© Peter Casaer

Somalia

Because of our past experience, our return to Somalia is both cautious and modest

Four years after a series of violent attacks on our staff forced us to withdraw from Somalia, we started providing much needed medical care again in May 2017.

Based on the medical and humanitarian priorities we identified, our initial focus is on malnutrition and paediatric care.

Somalia map

We support the therapeutic feeding programme, outpatient and inpatient paediatric services and emergency room at the Mudug regional hospital in North Galkayo, and the maternity and paediatric wards of the regional hospital in Baidoa.

We hope to extend our support to help communities in the south of the country with their outbreak preparedness and response, in collaboration with the Ministry of Health and other healthcare providers.

However, the scope of our activities in Somalia depends not only on what we identify as necessary and feasible; it also depends on the acceptance, facilitation and active support we receive from the authorities and the communities in which we work.

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Somalia: Key information

MSF’s support of the Mudug regional hospital in North Galkayo, Puntland region, resumed in May 2017 with nutrition programmes, in both ambulatory and inpatient therapeutic feeding centres. Outpatient and inpatient paediatric services were then activated in June, followed by emergency room support in September.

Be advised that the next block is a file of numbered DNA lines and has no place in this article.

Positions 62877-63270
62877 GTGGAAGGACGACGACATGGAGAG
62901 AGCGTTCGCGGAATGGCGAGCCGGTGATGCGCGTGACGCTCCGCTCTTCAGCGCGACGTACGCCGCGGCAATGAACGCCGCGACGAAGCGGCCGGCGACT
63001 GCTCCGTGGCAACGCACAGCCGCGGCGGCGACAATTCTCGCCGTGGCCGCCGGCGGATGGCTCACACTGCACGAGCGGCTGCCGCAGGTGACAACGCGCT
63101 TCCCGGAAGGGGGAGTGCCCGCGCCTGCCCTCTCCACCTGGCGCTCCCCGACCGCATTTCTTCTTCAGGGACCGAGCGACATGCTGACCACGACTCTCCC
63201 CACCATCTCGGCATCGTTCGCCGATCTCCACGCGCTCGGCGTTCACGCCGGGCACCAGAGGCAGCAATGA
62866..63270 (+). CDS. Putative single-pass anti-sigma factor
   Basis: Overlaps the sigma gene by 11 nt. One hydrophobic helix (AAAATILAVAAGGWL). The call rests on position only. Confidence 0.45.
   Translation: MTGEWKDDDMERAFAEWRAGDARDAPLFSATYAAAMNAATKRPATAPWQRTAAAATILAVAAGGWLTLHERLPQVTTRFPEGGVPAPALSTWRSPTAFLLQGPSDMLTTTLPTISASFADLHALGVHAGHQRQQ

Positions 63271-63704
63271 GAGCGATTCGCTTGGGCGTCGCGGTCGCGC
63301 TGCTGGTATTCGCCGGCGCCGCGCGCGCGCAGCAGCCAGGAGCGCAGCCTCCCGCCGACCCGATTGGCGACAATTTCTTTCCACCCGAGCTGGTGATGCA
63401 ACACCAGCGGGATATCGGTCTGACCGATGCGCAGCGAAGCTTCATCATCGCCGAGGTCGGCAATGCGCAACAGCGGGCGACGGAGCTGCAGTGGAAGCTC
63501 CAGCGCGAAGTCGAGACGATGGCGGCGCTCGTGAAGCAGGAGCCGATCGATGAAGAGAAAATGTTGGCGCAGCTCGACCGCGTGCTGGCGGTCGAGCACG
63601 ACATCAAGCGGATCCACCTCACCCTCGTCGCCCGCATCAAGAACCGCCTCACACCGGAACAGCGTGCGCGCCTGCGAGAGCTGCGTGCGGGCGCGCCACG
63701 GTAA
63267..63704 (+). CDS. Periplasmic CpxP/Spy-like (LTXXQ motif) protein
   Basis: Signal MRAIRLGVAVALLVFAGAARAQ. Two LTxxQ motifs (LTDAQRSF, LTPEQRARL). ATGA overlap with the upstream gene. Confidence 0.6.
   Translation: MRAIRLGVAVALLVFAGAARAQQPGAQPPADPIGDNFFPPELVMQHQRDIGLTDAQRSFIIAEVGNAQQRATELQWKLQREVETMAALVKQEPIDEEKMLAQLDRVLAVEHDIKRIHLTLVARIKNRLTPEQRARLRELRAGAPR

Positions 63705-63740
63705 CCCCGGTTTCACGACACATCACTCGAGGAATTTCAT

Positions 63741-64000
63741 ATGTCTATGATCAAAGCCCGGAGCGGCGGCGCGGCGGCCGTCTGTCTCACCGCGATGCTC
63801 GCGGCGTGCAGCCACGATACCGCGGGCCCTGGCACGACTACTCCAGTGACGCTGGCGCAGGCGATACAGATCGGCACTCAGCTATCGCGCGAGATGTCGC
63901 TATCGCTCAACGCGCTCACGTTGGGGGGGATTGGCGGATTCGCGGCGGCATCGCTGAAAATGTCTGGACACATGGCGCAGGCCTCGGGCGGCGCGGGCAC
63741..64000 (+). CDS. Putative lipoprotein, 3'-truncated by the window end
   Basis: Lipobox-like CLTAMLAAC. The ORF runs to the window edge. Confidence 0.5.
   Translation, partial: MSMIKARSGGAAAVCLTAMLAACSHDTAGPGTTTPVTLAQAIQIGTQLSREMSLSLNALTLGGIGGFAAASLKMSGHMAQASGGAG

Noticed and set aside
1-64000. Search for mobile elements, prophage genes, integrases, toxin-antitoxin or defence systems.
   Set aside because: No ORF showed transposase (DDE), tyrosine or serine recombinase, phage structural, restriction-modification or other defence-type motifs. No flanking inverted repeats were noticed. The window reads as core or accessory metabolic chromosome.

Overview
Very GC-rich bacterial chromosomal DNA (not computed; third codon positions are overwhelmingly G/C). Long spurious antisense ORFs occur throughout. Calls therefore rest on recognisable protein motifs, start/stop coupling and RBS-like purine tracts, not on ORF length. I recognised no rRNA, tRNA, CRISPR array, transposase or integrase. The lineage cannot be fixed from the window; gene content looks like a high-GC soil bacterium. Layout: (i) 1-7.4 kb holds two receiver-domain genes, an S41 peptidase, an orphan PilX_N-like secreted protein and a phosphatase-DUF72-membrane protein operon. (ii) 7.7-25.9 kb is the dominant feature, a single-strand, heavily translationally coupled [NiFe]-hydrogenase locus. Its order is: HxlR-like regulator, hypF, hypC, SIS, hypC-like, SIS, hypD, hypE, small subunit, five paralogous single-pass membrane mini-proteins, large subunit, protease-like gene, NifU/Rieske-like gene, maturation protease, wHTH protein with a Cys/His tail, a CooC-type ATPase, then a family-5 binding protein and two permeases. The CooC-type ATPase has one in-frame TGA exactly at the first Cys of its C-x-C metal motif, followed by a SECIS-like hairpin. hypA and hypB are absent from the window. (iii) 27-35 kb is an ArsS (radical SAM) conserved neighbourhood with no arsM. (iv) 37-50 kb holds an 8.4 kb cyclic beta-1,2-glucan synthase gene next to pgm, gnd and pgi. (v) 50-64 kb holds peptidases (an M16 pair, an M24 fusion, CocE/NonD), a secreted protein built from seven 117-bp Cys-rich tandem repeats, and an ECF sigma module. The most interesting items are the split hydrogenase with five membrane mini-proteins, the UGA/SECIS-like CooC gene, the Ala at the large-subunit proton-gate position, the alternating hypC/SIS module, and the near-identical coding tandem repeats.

In November 2017, in response to a surge in malnutrition in the Horn of Africa, we launched emergency projects in Dushamareb, the capital of Galmudug state and Dolow, Gedo region, on the border with Ethiopia.

Our teams also carried out exploratory missions to assess the medical and humanitarian needs in Baidoa. As a result, we decided to support the regional hospital’s maternity and paediatric wards. Medical activities began in April 2018.

We are also developing a proposal on outbreak preparedness and response to support communities in southern Somalia, in cooperation with the Ministry of Health and other health organisations.

Because of our past experience, our return to Somalia is both cautious and modest. Our presence in Somalia, the scope of our programmes and the potential expansion of our activities to other regions of the country will depend entirely on the acceptance, facilitation and active support received from the authorities and communities that we serve.

We will assess locations for future projects based on needs, feasibility and the ability to secure the presence of international staff alongside Somali staff.

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